The Proposal by Jasmine Guillory — This book was not for me. I didn’t enjoy it one bit. The plot was OK but the execution was very cliche. The characters were annoying and the romance felt cheesy and rushed. I normally don’t DNF a book — a bookish terminology which means Did Not Finish — and because I bought this book with my own money, I owed it to myself to finish reading it no matter how boring the story was.
We Were the Lucky Ones by Georgia Hunter — This book should have been featured above as the second novel to the right but I grabbed the wrong publication for this photo. Oops. Anyway, this book was fantastic! Absolutely moving! I normally avoid any holocaust novels because I just can’t stomach the horrific truth. However, I accidentally purchased this book without reading the synopsis, thinking it was a romance novel. However, I am so glad that I obtained this amazing book! The author was inspired to write this incredible true story of a Jewish family that got separated at the start of World War II. Finding out more about what the Jewish community really went through in order to survive shocked me to my core. This book made me cry, laugh, and cry even more.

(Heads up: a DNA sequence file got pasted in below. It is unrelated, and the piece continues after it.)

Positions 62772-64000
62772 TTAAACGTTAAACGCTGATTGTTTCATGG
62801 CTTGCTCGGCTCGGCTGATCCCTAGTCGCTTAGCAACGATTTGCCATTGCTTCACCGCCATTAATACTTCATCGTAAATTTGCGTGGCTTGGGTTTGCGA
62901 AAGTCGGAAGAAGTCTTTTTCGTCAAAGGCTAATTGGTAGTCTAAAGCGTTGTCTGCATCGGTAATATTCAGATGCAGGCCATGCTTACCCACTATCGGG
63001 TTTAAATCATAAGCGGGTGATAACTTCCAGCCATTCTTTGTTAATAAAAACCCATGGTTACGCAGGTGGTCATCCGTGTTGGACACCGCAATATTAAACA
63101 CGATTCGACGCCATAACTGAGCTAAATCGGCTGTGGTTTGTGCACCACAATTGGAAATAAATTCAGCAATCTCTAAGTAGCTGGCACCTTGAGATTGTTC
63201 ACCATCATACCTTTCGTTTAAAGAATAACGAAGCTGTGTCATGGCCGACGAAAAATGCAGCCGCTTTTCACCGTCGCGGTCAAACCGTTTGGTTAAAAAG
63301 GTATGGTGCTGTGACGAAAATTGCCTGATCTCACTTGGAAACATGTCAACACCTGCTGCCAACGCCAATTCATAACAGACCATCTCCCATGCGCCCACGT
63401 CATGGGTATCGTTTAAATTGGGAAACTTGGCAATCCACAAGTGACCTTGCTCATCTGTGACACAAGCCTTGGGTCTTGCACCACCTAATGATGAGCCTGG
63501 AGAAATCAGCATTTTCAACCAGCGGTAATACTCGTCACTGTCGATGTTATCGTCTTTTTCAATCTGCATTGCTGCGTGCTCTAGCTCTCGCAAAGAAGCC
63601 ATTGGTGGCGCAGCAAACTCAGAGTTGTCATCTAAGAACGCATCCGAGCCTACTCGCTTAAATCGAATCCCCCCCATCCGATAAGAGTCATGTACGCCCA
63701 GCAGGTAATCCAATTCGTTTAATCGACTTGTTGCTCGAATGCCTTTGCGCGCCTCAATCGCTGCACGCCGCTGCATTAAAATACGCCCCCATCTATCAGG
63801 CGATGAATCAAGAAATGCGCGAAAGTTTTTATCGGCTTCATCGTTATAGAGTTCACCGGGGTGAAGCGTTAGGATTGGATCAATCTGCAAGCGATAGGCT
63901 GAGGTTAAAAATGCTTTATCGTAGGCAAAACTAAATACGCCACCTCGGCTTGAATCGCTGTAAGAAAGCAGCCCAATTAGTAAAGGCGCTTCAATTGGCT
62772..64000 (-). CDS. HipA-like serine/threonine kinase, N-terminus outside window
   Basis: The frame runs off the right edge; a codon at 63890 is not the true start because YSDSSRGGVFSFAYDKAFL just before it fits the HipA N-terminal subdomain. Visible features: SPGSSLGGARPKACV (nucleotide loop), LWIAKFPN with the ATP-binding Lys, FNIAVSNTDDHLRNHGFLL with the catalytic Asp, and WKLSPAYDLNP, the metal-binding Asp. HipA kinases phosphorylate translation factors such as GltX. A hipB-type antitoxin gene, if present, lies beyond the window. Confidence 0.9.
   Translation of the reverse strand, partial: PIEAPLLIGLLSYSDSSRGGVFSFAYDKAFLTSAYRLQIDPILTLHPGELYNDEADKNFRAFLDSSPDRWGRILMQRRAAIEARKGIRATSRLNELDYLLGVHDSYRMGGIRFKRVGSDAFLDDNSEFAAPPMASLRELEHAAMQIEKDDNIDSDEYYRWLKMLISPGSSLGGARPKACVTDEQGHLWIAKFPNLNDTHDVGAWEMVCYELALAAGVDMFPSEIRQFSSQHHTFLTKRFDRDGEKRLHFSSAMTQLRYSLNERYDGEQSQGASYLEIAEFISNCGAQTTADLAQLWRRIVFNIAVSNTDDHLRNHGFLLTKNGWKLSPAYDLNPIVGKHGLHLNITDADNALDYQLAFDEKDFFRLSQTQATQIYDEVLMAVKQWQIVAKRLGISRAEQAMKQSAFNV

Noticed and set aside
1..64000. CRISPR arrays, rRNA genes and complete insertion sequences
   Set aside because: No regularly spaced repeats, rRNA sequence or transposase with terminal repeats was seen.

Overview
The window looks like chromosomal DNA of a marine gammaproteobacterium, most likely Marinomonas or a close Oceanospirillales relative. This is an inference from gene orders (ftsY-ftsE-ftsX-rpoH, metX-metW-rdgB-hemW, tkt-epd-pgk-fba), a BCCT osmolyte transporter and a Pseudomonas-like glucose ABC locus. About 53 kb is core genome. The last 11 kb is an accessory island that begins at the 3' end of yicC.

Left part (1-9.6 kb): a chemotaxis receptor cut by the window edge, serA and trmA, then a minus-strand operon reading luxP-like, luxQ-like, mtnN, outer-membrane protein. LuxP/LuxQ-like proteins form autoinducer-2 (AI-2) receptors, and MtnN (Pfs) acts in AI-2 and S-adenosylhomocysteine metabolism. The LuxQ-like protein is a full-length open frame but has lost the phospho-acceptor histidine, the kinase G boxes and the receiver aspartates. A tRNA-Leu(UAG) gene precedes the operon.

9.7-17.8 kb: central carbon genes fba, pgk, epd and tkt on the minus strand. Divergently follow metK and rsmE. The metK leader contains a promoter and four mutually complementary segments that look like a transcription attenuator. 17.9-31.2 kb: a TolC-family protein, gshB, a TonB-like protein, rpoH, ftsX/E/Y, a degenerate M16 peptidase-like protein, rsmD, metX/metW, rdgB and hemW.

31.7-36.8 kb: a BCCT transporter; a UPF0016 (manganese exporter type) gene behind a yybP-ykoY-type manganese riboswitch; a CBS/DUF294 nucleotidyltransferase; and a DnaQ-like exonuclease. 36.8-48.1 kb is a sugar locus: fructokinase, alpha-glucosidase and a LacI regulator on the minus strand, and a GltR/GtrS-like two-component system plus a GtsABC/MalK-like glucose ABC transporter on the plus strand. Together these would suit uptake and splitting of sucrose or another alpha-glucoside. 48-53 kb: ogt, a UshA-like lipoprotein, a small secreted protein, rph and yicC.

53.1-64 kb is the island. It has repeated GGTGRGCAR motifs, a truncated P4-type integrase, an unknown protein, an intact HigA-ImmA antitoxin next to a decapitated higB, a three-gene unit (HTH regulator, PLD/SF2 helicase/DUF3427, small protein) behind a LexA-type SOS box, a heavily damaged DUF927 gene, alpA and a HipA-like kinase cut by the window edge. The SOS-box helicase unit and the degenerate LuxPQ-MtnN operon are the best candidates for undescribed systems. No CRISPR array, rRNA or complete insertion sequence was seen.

Eighteen-year-old Amanda Hardy is ready for a fresh start at Lambertville High School. After being severely bullied at her old school and ending up in the hospital with multiple injuries, Amanda wants nothing more but to survive her senior year and move far away from the south after graduation. However, unlike her life back in Smyrna, Georgia, Amanda is the new it-girl and is finally creating genuine friendships. Yet, she has a deep secret that she is desperately trying to keep from ruining her new life. In her old school, Amanda was known as Andrew. After meeting the cute and easygoing Grant, Amanda’s resolve is put to the test as she gets closer to him.